But now? Well now my friend’s statement makes more sense – now the All Blacks will be firm favourites to win every World Cup – and they’ll have proven that there’s no mental baggage they’re carrying. The Barretts and McNicholls and others from the coming generations of New Zealand rugby will be forever grateful to the class of 2011 and 2015.
And besides, it was never going to last. The All Blacks were always going to conquer the pinnacle of the game, just like they had conquered everything during the amateur days of rugby. New Zealand as a nation is so incredibly passionate and devoted to the game, and the All Blacks’ legacy is such that they will always innovate, always be focused and dedicated in their pursuit of excellence.
It is this same dedication that stamps out any complacency – contrary to what certain personalities in the media may say, the All Blacks are at the top of the pile in terms of humility too. The environment professionalism provides just fosters this sentiment.
And these two factors will combine to keep New Zealand at the top of the game – the craze for the game will ensure a steady stream of talented youngsters, and the professional environment will foster them and also produce world class coaching to provide the necessary tutelage while also planning out new on-field strategies to adapt to the changes in the game.
The onus is on the rest of the world – can they step up?
This is where the “boring” argument really gathers steam. When compared with the All Blacks’ form in the past twelve months, the condition of the Wallabies and the Springboks seems even more abject.
South African and Australian rugby is important in this discussion, since the Wallabies and the Springboks are two teams that play the All Blacks most often, and have generally been the biggest challengers to them throughout history.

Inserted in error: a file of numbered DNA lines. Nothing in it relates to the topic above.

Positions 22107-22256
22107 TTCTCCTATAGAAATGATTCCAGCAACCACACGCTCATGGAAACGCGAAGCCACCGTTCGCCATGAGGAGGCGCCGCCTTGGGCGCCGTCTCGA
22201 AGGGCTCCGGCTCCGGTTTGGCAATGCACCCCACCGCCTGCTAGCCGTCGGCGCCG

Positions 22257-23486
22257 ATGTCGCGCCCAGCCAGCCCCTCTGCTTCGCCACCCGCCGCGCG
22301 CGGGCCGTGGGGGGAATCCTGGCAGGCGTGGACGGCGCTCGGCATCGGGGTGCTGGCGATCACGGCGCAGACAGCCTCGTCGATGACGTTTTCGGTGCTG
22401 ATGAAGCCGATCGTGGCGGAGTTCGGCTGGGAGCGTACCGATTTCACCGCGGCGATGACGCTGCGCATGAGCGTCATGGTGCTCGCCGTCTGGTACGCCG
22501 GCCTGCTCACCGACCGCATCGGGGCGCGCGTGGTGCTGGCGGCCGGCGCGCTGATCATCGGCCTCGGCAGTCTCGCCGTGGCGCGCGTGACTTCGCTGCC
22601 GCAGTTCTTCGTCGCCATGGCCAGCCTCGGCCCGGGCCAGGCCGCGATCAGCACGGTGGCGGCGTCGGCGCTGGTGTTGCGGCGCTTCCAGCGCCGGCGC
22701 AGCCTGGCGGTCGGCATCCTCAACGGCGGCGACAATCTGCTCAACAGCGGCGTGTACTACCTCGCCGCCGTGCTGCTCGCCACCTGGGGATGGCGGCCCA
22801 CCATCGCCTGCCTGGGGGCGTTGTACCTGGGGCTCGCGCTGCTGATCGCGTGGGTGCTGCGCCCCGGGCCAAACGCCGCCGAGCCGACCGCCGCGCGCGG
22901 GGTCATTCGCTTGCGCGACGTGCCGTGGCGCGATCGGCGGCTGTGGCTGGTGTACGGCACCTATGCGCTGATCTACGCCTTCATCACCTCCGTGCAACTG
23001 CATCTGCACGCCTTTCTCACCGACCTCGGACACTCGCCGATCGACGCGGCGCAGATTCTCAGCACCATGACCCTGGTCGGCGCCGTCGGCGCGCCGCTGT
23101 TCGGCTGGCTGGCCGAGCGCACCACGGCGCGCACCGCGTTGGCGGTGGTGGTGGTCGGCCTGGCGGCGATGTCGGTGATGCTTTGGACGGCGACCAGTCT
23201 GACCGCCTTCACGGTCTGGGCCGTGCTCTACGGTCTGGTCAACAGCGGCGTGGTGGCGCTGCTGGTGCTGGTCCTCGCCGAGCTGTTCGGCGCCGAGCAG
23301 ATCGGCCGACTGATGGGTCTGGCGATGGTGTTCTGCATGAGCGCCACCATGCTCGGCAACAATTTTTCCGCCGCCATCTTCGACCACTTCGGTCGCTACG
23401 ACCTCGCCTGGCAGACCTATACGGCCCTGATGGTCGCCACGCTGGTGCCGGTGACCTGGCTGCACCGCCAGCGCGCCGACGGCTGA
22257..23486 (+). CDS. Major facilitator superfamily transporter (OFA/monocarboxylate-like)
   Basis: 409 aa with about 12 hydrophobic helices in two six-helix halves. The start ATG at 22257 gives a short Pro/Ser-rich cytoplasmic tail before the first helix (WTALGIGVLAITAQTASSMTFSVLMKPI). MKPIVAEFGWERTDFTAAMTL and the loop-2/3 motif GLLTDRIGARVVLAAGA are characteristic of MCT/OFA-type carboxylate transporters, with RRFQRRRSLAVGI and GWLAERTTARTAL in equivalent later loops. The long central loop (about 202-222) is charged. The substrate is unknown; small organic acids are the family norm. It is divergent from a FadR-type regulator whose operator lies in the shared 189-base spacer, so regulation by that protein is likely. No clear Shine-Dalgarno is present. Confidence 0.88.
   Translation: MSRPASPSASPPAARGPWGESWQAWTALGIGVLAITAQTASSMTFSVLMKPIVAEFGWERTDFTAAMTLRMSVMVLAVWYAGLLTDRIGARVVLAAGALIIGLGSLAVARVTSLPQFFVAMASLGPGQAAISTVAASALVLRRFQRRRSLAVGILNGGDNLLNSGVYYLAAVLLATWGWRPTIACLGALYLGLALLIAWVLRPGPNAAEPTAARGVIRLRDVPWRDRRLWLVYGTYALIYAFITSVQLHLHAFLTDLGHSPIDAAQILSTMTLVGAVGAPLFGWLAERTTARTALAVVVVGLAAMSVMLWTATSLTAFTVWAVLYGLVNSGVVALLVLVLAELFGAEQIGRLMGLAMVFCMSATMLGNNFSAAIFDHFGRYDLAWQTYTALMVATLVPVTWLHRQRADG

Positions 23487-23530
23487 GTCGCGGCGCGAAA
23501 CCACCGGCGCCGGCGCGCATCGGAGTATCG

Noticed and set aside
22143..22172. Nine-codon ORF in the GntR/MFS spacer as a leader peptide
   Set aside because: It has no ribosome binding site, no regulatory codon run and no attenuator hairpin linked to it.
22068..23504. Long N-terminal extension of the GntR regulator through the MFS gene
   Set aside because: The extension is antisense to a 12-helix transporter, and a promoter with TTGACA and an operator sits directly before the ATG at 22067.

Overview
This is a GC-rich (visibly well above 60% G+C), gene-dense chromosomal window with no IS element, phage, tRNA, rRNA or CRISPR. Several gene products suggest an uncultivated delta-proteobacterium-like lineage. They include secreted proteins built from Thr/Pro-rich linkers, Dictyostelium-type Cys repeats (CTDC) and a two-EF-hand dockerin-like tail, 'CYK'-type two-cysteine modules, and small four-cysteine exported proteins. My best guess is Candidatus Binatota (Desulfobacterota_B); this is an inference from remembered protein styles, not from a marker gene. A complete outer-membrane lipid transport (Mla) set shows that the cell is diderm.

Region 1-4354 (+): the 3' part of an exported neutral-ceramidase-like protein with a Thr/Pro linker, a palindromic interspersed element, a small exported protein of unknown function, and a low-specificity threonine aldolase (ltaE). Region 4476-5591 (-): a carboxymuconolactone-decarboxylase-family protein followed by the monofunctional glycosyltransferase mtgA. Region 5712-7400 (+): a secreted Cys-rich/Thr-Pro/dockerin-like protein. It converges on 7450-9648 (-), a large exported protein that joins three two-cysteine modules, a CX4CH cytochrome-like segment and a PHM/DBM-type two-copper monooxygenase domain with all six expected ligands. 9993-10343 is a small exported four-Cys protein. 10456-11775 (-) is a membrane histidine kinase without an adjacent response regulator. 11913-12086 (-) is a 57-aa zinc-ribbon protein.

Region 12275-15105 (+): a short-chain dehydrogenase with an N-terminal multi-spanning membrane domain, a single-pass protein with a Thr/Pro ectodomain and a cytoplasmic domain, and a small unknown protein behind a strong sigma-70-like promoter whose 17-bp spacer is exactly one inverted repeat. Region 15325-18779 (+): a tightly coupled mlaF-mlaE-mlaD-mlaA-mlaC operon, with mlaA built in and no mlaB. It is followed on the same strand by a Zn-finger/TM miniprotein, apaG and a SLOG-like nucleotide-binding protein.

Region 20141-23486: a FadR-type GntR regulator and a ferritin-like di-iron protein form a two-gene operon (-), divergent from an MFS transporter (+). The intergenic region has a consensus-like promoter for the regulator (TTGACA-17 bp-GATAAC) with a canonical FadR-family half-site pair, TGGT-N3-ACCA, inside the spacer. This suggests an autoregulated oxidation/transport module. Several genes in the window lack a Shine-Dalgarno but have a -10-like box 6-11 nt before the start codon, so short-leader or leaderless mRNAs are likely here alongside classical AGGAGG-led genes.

In the video, we hear John Kirwan say that he isn’t “bored with the All Blacks, he’s bored with the opposition.” And it is a good point, since most of us would prefer seeing the 54 minutes Argentina dished out against the All Blacks in Hamilton than see the appalling display of the Wallabies in Sydney.
But then Jeff Wilson points out whether the opposition actually can bounce back. And that’s the other side to this debate : can the likes of the Wallabies, Springboks, Pumas, England et al. improve to once more be challenging to the All Blacks?
The difference between matches between the All Blacks and the Wallabies or Springboks this year and say, ten years previously is that while the All Blacks were winning back then as well, there was never this sense of a foregone conclusion as there was this year when the teams faced off.
Especially in the Bledisloe Cup, there is an increasing sense of despondency surrounding the Wallabies when they face their old foe. And their 3-0 series loss to England earlier this year heightened the sense of gloom.
Just how bad are they though?
The Wallabies are not helped by quizzical selections, baffling tactics, and a lack of composure that prevents them from executing simple plays. Although Will Genia’s form has been a shining light this season, the jury is still out on the “Giteau Law”. Their kicking game still needs a lot of work, as does their set piece, and none of these seem to be quick fixes.
However, one still gets the feeling that the Wallabies problems are remediable. A commitment to developing grassroots rugby, and getting high quality coaching staff, while also promoting the game in its ceaseless battle with League, AFL and football for a piece of the Australian sporting pie will go a long way towards determining whether Australian rugby stays competitive.
A few signs are promising such as the NRC and the appointment of Mick Byrne as skills coach. However Byrne’s efforts will take time to yield results, skills can’t be developed overnight.
And the ARU’s financial struggles don’t help either.
Yet the state of Australian rugby seems hunky-dory when you compare it to the mess that South African rugby finds itself in. The Springboks seem to be in a downward spiral that looks like it’s going to get worse before it gets better. Sub-standard players, sub-standard coaches, lack of a coherent gameplan, losing younger and younger players to northern hemisphere rugby exacerbated by the poor health of the rand.
If that was not enough they have to deal with the quota system and transformation – which, again, is not an overnight business.